ESPcat Self Isolating

There is my friend John next to Borderline, self isolating on the mud in Oneroa Bay, Waiheke Island.  John and I spent the night there.  We may have misjudged the tide a bit.  It’s a mistake anyone could have made.  DSC_0480

These photos were taken before the world went mad.  Too bad about the upcoming depression and economic collapse not to mention the ………………!  I don’t think it is going to be particularly good but there are always opportunities.  I prefer a positive attitude.

Here is an opportunity.  I decided I wanted an even better VHF marine antenna than the inside, coaxial, collinear 3 dBi unit I built.  My inside antenna works well but I wanted more so I built the Super Gold antenna.super antenna

It’s a super j-pole about 2.5 meters tall with a 9 dBi gain!  I built it after I discovered that all the commercially available VHF marine antennas were a load of nonsense.  For starters, many of them are made from stainless steel which is a lousy conductor of electricity.  Stainless steel has 42.9 times the resistance of copper.  Stainless steel also has iron in it so that makes it even more lousy for making antennas.  If you don’t care about hearing or being heard, get yourself a nice stainless steel antenna.

Then there is all the marketing bullshit that antenna manufacturers use like the meaningless term “marine gain”.  Marine gain is just the real gain in dBi with 3 dB added to it for no scientific reason what-so-ever.   On top of that the actual gain in dBi that most quote is just a dream that nobody has bothered to verify.

Many commercial antennas don’t have an SWR of less than 1.2 as their manufacturers claim so that much of your transmitter’s power doesn’t make it out the antenna.  Rather the power gets reflected back to the transmitter and wasted as heat.   I have never seen a marine VHF antenna with adjustable SWR like my Super Gold antenna has.  How can you take into account the effect on SWR of objects close to your antenna once it is installed if there is no adjustment?  So even if your commercial antenna had a 1:1 SWR when it was sold, it will not have a decent SWR once it’s installed. *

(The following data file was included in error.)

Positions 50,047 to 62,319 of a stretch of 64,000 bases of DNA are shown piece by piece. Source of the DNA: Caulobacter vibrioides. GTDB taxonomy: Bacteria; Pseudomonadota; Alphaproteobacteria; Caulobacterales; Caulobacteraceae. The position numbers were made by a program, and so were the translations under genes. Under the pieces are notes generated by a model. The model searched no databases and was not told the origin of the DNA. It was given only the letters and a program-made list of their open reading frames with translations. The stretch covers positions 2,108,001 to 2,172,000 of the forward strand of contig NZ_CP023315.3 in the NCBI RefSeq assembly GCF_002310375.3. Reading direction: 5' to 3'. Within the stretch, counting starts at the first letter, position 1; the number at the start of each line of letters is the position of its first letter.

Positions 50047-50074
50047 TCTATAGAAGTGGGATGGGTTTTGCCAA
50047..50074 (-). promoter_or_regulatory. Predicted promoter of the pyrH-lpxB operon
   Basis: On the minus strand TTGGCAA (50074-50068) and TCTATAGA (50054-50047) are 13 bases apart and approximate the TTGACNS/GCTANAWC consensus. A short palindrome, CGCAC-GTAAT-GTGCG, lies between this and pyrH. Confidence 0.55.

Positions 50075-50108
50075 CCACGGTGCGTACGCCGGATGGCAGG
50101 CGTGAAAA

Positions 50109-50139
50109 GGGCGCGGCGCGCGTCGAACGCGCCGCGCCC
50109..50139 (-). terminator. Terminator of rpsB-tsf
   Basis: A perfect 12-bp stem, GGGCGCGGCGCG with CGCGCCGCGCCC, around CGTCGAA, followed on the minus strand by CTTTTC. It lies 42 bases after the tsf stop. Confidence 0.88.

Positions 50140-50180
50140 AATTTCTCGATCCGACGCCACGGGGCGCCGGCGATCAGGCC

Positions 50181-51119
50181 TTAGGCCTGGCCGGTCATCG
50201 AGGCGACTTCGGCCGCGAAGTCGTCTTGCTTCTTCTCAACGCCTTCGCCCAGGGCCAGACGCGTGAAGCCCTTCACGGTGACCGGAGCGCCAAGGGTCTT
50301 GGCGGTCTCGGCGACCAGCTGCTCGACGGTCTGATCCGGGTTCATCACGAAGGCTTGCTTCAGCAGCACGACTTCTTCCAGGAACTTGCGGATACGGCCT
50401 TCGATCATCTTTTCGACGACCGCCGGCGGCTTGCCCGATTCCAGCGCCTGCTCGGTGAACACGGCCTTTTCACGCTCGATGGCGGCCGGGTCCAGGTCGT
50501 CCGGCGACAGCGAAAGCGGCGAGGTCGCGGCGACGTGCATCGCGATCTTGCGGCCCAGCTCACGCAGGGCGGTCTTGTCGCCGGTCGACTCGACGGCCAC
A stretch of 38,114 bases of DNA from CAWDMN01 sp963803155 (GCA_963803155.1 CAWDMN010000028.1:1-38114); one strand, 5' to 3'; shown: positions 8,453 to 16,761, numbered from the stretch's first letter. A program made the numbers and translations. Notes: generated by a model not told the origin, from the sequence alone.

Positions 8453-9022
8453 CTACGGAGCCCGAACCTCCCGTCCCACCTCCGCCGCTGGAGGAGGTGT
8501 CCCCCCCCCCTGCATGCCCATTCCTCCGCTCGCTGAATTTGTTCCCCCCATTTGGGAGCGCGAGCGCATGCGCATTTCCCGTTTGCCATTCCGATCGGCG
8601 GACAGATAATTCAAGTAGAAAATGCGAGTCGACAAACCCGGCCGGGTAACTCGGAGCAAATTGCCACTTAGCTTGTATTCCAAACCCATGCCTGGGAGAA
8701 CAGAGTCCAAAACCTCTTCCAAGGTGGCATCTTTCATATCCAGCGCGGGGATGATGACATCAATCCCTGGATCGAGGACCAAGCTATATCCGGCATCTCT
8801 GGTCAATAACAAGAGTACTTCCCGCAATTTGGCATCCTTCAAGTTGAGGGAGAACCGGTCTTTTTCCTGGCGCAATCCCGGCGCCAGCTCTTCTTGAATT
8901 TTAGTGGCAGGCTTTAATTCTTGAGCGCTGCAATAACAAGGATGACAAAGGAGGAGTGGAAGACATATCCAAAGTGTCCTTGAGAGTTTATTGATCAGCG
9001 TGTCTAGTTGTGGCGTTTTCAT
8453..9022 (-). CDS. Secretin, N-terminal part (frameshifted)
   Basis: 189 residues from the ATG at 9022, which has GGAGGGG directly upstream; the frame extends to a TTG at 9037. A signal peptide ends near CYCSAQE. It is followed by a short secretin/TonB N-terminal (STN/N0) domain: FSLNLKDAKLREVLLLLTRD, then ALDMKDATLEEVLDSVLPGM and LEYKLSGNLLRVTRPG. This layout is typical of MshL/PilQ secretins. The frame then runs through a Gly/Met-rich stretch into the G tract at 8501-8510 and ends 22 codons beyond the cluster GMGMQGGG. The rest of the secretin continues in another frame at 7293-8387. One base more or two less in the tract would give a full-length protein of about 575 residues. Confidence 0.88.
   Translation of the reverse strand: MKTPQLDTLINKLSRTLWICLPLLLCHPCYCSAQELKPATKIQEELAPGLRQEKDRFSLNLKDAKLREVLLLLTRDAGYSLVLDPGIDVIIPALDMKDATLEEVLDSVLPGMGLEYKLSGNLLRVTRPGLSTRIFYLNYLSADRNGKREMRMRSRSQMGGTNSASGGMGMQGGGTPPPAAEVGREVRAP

Another popular commercial trick is to take a 3 dBi antenna and mount it inside a long (2.5 m) pole and claim that it has wonderful performance.  Look at the specifications and many of these big antennas only have a gain of 3dBi.  You are paying a lot of money for a fiberglass pole.  Yes, your antenna will theoretically work better mounted higher up, but not by much.

My 9 dBi, Super Antenna is amazing.  You can hear a fly fart 50 miles away on my VHF marine radio and all the boaties can hear me fart too! When I talk, I want everyone to listen especially if I’m self isolating.

* SWR is a measure of the power from your transmitter compared to the reflected power.  An SWR of 1:1 means all the transmitter’s power gets to the antenna.  An SWR of 2:1 means you are wasting 11% of your transmitter’s power.  An SWR of 3:1 and you loose 25% of your transmitter’s power.  At 4:1 (the SWR of the commercial antenna I use for testing) I am losing 36%! https://www.arrl.org/files/file/Technology/tis/info/pdf/q1106037.pdf

 

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